Along with the Radish and Chive-Butter Crostini that I mentioned last week, that same trip to the Greenmarket also inspired another menu addition: Spring Pea Crostini with Ricotta and Fresh Garlic. This bright, verdant small bite makes a colorful contrast on a plate when paired with the radish crostini. We were offering these as a small plate item as they are a great match for any beverage to kick off an evening meal.
I know that the television shows highlight the glamor and excitement of working in professional kitchens, but there’s lots of other jobs, too. Coming in on a Sunday to find a pile of smashed glasses on the floor of the kitchen (no one has yet owned up doing to this) and having to clean it up, was just one of my many tasks the in past few weeks. Others include throwing all that expired food out of the walk-in refrigerator. Think it’s not a great job to do at home; try doing it when the volume and “mystery food” factor is multiplied. Having bought fresh peas at the market, I took on another necessary but mundane cook’s task – shelling peas. Someone has to do it.
Then, I worked on the rest of the dish. I didn’t want it to be too pea-forward. (Being related to someone who absolutely, vehemently cannot stand peas, along the lines of the way that I dislike raisins in things, I am sensitive to the pea-adverse community.) The spring garlic is the stage between ramps and the bulbs that we buy year-round. It has a bright garlicky flavor with the greens lending it some of the herbaciousness that ramp tops have. Then I tempered it a bit with the ricotta to make it more spreadable on the crostini. These were another hit with the staff who tried them. Alas, I couldn’t get the non-pea-eaters among them even to take a nibble, although they did admit it was pretty to look at.
Spring Pea Crostini with Ricotta and Fresh Garlic
Prep Time: Less than 30 minutes
Serving Size: Makes about 1 pint of chive butter, enough for 40 or so crostini
1 recipe Crostini (see here)
1 lb. Peas, freshly shelled (will yield 1 to 1 1/2 cups)
1 large pinch Salt
3 stalks Spring Garlic, white and green parts
1/2 Lemon, juice and rind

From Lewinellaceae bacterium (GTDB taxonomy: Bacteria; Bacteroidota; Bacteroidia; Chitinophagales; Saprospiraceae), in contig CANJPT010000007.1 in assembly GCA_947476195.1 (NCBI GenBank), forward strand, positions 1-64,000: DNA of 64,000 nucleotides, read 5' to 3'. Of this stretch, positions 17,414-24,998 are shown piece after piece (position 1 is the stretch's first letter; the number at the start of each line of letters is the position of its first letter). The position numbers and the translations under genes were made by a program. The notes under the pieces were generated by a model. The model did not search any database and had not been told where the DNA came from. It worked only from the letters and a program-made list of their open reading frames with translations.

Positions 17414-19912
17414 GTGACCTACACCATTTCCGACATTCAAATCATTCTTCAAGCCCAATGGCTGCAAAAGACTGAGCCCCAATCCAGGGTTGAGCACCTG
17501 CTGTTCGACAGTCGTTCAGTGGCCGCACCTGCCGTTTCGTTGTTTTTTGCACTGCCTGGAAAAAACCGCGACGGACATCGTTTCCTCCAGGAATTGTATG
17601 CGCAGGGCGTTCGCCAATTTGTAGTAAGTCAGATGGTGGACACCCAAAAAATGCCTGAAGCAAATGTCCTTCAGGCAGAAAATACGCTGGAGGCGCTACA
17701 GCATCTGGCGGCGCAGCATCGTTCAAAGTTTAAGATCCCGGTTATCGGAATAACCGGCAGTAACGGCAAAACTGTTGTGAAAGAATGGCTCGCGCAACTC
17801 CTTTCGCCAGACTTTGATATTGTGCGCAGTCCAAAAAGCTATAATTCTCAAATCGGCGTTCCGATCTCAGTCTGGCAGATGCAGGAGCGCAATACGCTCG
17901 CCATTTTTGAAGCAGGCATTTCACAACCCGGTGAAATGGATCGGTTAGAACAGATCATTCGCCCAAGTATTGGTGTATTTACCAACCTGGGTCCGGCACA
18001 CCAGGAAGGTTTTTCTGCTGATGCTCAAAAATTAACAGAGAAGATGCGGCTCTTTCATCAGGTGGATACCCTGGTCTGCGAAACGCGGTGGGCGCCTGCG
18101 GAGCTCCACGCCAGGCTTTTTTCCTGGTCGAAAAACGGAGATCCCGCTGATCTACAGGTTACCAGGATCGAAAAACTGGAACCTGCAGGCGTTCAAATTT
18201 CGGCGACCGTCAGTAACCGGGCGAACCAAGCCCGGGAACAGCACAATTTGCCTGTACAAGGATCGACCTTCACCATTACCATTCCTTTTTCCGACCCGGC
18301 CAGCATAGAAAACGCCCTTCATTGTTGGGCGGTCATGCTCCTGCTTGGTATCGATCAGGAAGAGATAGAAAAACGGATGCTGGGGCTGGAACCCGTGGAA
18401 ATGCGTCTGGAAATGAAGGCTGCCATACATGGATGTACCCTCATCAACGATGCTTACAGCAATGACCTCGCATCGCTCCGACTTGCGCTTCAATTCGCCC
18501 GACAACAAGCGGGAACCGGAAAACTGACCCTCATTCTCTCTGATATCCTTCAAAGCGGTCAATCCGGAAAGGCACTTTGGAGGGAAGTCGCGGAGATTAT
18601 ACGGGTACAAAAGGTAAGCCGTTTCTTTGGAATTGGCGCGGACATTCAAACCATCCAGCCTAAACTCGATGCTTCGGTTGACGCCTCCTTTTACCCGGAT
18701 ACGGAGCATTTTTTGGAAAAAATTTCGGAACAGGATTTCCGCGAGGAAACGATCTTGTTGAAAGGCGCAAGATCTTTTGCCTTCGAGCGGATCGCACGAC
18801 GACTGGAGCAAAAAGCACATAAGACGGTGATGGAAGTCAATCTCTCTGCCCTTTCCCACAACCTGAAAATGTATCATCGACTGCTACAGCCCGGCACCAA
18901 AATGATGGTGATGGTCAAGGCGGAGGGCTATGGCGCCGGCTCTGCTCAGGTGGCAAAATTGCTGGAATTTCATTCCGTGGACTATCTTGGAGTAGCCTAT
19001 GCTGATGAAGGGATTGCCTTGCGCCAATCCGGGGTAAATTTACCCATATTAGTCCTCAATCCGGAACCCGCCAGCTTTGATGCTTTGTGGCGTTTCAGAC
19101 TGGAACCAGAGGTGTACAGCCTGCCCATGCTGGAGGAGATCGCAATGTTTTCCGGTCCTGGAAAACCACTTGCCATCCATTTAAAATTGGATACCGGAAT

2 tsp. Extra Virgin Olive Oil
1 tsp. Kosher Salt
1/4 tsp. Black Pepper, freshly ground
1/2 cup Ricotta Cheese
Microgreens for garnish (recommended ones are micro watercress or micro basil)
For this recipe the peas need to be cooked briefly, just enough to soften them up a bit but not too much to actually cook them through to the mushy stage. To do this, put a saucepan of water on the heat to boil. When the water comes to a boil, add a large pinch of salt and the peas. Count 30 seconds and then pull the peas off the water, drain them, and dunk them in an ice bath.*
Pour the cooled, cooked peas into a blender or food processor (We use a Vitamix which I also have at home.) along with the spring garlic, lemon juice, lemon zest, 2 tsp. of the olive oil, salt, and pepper. Blend until everything is a relatively smooth paste and there are no visible chunks of peas or the garlic.
When you are done, it should look like the photo above. To get the mixture to this consistency, it takes about a minute or so in the Vitamix, perhaps a bit longer in the food processor. Scoop the pea-garlic mixture out of the blender and place it in a bowl.
Add the ricotta and the lemon zest and fold to combine thoroughly with the pea-garlic mixture. Taste. Adjust for seasoning, adding a bit more salt, pepper, olive oil, or lemon juice as it needs.
Slather some of the pea-garlic-ricotta mixture on the crostini (they should be room temperature and not just out of the oven at this stage). Top with a sprinkle of microgreens and serve. The microgreens should be added at the last minute, but the crostini can be made up to 20 minutes in advance.
*Kitchen Witch Tip:
A little trick I’ve learned from blanching cases of vegetables is that it’s much easier if you drain the hot liquid and peas in a sieve or colander and then place that, peas and all, into the ice-water combo. That way, you don’t have to spend time fishing errant peas from the liquid, and you can drain the peas simple by lifting the strainer out of the water.